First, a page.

In his new play Funny Girls, English playwright Roy Smiles imagines a fictional encounter between two American pop culture icons, Barbra Streisand and Joan Rivers. From their first on-stage gig as co-actors in an off-Broadway show called ‘Driftwood’ (an event that actually happened in real life) to their run-in many years later at the height of their stardom, this two-hander play examines their friendship built on shared Jewish identities and insecurities about a life in show business, among other things. This production is created in collaboration with Ambassador Theatre Group’s Studio at New Wimbledon Theatre as part of their new Premieres Season, travelling Upstairs at The Gatehouse Theatre next month. Throwing a spotlight on their early lives and the decisions that influenced their career, the play gives us a chance to glimpse at the human beings behind their larger-than-life public personas. However, the writing doesn’t go beyond their noted personality traits and professional hang-ups, with a predictable narrative structure and reliance on impressionist acting approach.
Rosanna Harris delivers a heart-warming portrayal of Barbra Streisand, with a nuanced vocal accent and strong singing voice. She is able to bring out the vast inner transformation in the character’s emotional journey, from a nervous young actress to a self-assured musical star and develop a strong chemistry with her co-star. Mia Tomlinson’s portrayal of Joan Rivers is well-intentioned and humorous, wringing many of Smiles’ one-liners to elicit laughter from the audience, but doesn’t quite capture the emotional growth of the character in the two acts. We are distracted from her otherwise excellent comedic timing and delivery by pronounced non-verbal reactions to Barbara’s dialogues which risks the performance moving towards an impressional portrayal, putting it at odds with the show’s overall naturalistic approach.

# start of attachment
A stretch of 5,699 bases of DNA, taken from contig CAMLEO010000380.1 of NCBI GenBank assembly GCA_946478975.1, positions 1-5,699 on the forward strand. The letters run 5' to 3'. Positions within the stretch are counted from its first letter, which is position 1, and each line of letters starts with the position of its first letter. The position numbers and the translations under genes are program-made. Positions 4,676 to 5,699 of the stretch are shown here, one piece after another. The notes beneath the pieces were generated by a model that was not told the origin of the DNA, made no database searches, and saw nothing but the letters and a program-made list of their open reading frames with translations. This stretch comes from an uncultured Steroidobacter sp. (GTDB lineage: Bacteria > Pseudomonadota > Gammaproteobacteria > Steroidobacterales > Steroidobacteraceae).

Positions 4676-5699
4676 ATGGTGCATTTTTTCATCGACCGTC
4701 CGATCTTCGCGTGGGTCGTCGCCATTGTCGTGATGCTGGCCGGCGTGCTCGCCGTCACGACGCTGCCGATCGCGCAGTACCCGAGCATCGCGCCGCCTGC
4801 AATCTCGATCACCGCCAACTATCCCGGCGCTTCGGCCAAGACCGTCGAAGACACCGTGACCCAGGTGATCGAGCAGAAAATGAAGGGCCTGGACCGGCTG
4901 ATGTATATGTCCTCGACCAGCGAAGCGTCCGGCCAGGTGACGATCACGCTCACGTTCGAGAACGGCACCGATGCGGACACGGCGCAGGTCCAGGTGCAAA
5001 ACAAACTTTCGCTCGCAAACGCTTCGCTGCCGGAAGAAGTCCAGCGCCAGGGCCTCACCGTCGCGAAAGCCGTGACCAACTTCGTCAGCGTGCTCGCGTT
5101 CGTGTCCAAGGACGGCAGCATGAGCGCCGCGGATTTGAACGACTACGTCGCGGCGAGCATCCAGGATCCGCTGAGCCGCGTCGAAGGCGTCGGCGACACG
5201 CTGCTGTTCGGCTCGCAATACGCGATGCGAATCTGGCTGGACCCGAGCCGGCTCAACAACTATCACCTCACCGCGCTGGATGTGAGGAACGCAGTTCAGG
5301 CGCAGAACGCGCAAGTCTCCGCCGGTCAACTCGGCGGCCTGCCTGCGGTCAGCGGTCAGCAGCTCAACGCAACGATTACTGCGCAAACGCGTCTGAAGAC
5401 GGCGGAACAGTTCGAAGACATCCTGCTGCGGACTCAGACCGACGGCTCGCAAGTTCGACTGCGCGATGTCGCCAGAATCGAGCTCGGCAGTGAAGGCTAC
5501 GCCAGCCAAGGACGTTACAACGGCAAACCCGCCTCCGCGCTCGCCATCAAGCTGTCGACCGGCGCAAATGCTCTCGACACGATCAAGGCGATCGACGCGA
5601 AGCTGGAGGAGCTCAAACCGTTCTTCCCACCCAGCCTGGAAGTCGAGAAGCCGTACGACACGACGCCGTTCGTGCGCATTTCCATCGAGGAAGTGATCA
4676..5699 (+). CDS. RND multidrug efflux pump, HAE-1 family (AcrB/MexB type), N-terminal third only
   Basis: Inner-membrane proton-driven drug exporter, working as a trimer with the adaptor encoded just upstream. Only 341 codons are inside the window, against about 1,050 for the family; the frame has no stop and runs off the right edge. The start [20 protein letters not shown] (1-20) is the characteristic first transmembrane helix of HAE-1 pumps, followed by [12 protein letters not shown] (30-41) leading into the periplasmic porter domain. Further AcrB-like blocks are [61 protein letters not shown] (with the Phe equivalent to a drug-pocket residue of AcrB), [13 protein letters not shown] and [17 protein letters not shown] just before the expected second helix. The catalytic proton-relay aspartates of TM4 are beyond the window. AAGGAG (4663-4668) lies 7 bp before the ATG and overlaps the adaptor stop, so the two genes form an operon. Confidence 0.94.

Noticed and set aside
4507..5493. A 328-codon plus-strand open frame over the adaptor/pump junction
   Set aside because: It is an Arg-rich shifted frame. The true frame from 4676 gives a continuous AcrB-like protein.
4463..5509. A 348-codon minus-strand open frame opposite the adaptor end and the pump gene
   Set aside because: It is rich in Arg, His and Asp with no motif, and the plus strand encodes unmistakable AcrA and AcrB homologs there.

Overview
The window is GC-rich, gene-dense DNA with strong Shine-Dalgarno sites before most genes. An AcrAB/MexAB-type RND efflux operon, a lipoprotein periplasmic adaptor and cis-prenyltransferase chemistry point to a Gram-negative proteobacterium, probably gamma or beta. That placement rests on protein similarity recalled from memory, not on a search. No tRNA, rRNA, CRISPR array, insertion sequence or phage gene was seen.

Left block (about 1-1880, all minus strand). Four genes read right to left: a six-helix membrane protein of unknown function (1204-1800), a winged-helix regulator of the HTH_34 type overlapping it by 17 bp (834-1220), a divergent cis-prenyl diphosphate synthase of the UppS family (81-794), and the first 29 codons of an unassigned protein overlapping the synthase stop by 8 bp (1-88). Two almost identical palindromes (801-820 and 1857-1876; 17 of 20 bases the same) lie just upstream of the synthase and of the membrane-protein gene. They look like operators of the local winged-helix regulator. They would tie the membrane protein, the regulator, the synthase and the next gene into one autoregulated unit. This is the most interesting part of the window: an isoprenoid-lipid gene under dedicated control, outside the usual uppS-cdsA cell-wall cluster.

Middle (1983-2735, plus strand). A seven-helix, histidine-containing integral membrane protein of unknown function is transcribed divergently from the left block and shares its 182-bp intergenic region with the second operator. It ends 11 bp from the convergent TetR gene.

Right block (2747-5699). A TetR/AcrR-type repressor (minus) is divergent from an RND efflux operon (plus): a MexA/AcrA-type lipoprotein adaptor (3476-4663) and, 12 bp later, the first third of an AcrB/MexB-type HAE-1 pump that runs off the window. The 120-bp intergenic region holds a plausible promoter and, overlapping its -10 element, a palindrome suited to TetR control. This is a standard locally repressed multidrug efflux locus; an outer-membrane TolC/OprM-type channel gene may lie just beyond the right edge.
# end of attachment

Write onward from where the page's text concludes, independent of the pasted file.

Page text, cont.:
Michael Strassen’s direction is able to bring out the two characters’ vibrant personalities on stage through tight dialogue delivery and stage movement yet plays the comedic elements of the text too much (like a comedy) for the audience, which doesn’t let us fully appreciate the innate drama in this clash of egos and idiosyncrasies. Jean Gray’s highly detailed set and costume design helps us carve a strong impression of each character and their personality, especially in the second act wherein the green room’s ornate decorations and belongings bring out the superficiality of stardom (and the characters desire to share a genuine human connection with each other). Smiles’ writing is funny and sharp-witted in parts but doesn’t quite realize the full potential of its initial set up of the premise with too much reliance on narrative exposition and a hasty ending that doesn’t quite resolve the conflict between the two characters.
To summarize, Funny Girls is a light-hearted and amusing portrayal of what might have happened if the biggest musical star and the funniest stand-up comic of 21st century America had nourished a secret friendship built on humble beginnings and shared identities.
You can watch Funny Girls at The New Wimbledon Theatre SW19 1QG until Friday 24th September 2021. Read more and book your ticket at https://www.atgtickets.com/shows/the-funny-girls/studio-at-new-wimbledon-theatre/
Reviewer: Gaurav Singh Nijjer
Reviewed: 20 September 2021
North West End UK Rating: ★★★